Periodic Reporting for period 1 - PERS-RELICT-CLIM (The persistence of relict populations under climate change)
Reporting period: 2016-02-01 to 2018-01-31
Forests provide essential ecosystem functions and services, including regulation of nutrient and water cycling, atmospheric composition and climate, as well as the maintenance of biodiversity and human well-being. However, climate change is expected to alter forest functioning, with profound consequences that range from genes to ecosystems. Rear-edge populations occur along the transition between biomes and contribute to the impressive diversity of ecosystems and species found in these regions. Furthermore, rear-edge populations hold a singularity that makes them very relevant for the maintenance of ecosystem services and biodiversity, as well as very attractive for the uses and profits by human societies. In this context, the progress that this project provides is essential to refine and advance our ability to predict, monitor and manage the impacts of climate change on the function and fate of rear range-edge populations.
Here we aim to propose a framework for research design and analysis at species' rear range-edges, and we then aim to demonstrate how the framework improves our understanding of marginality and rear-edge population dynamics. In order to put into practise the framework we have established our study system at the rear range-edge of the European beech tree (Fagus sylvatica L.), a species with a high ecological importance yet highly drought sensitive. The species occurs along the transition between the Mediterranean and temperate biomes, where beech populations are distributed across a fragmented landscape and along highly heterogeneous ecological conditions. In this region, relict beech populations persist out of the species' physiological tolerances. The main objectives of this project are:
1) To propose a conceptual and methodological framework for a better understanding and assessment of marginality in order to refine predictions of rear-edge population decline.
2) To test if populations inhabiting the most drought-prone habitats show higher levels of mortality and canopy decline, and altered tree growth and limited physiological performance to increased drought stress.
3) To monitor and characterize the microclimate of rear-edge populations, and to test if microclimates contribute to the local persistence of populations under unfavourable regional climates.
4) To study the amount genetic variation of rear-edge populations across ecological and habitat fragmentation gradients, and to test if geographical isolation is associated to the loss of genetic diversity.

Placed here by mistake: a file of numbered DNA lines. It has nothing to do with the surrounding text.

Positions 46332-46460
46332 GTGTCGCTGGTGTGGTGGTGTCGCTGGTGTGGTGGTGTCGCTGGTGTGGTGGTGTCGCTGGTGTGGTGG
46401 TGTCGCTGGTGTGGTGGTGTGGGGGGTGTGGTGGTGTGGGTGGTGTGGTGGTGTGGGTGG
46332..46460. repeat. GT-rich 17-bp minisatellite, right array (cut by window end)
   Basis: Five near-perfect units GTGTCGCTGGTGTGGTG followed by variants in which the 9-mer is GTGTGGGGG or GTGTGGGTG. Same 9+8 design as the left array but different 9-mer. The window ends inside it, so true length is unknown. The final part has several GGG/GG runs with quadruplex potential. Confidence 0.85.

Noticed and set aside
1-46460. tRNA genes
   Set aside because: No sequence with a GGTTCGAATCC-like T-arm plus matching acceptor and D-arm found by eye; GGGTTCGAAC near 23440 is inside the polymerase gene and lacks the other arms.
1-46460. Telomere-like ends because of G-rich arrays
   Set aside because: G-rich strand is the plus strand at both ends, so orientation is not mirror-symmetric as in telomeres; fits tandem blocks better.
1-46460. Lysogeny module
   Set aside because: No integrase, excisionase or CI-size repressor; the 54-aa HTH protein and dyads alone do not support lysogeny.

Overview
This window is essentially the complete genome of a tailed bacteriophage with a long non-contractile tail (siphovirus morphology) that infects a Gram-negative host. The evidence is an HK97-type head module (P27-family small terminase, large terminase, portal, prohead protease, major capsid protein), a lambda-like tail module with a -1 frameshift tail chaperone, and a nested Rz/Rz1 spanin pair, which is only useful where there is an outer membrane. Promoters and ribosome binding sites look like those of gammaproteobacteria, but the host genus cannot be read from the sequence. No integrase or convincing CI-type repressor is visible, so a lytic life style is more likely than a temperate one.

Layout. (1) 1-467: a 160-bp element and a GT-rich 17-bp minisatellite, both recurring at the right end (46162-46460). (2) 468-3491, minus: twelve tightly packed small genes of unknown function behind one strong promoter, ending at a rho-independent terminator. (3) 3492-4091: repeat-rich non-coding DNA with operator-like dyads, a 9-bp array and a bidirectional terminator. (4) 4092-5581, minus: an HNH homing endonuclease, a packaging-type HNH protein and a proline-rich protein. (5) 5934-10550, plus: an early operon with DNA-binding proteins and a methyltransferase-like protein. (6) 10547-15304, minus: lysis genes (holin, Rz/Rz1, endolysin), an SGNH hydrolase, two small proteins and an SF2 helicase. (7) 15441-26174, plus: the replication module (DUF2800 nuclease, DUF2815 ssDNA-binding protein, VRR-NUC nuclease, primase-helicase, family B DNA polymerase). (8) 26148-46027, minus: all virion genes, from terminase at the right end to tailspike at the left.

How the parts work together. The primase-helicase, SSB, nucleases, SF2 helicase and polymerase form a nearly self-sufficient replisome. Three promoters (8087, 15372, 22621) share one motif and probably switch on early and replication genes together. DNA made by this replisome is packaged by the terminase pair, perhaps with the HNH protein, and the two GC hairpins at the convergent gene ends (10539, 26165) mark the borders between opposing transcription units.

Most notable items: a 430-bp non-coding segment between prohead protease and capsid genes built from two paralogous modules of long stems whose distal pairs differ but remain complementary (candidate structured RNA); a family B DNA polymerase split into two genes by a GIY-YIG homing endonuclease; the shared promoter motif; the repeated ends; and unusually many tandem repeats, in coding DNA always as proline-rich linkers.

5) To model tree growth dynamics and predict population loss under different scenarios of climate change.
The framework is applied to field-based studies across 40 populations distributed across the species rear range-edge. Preliminary results suggest that adult mortality and canopy decline (i.e. defoliation and early leaf yellowing and browning) is concentrated in drought prone areas within the core-range, while relict populations show signs of high persistence (low mortality and canopy decline). Dendroecological data and physiological parameters are measured, while population microclimatic conditions monitored. All this information complements in-deep the preliminary results found and provides key data to understand population performance in terms of tree growth and water-use efficiency in response to drought stress.
At the same time, leaf tissue is sampled and its DNA sequenced across multiple rear-edge populations distributed along gradients of fragmentation and climatic drought stress. This data allows to (1) evaluate the role of geographical isolation determining the amount of genetic diversity across populations and its temporal trends by comparing the genetic characteristics among tree age classes; (2) to contribute on the production of a reference genome sequence for the European beech tree; and (3) to contribute to identify patterns of local adaptation of rear-edge populations inhabiting the more drought-prone areas of the species range.
Finally, an extensive network of dendroecological data collected across the entire species distribution including rear-edge, range-core and leading-edge populations is used to project future growth trends under different climate change scenarios. The outputs of the models will help to predict which populations are the most vulnerable to increased aridity, as well as where population loss will occur under future climatic conditions.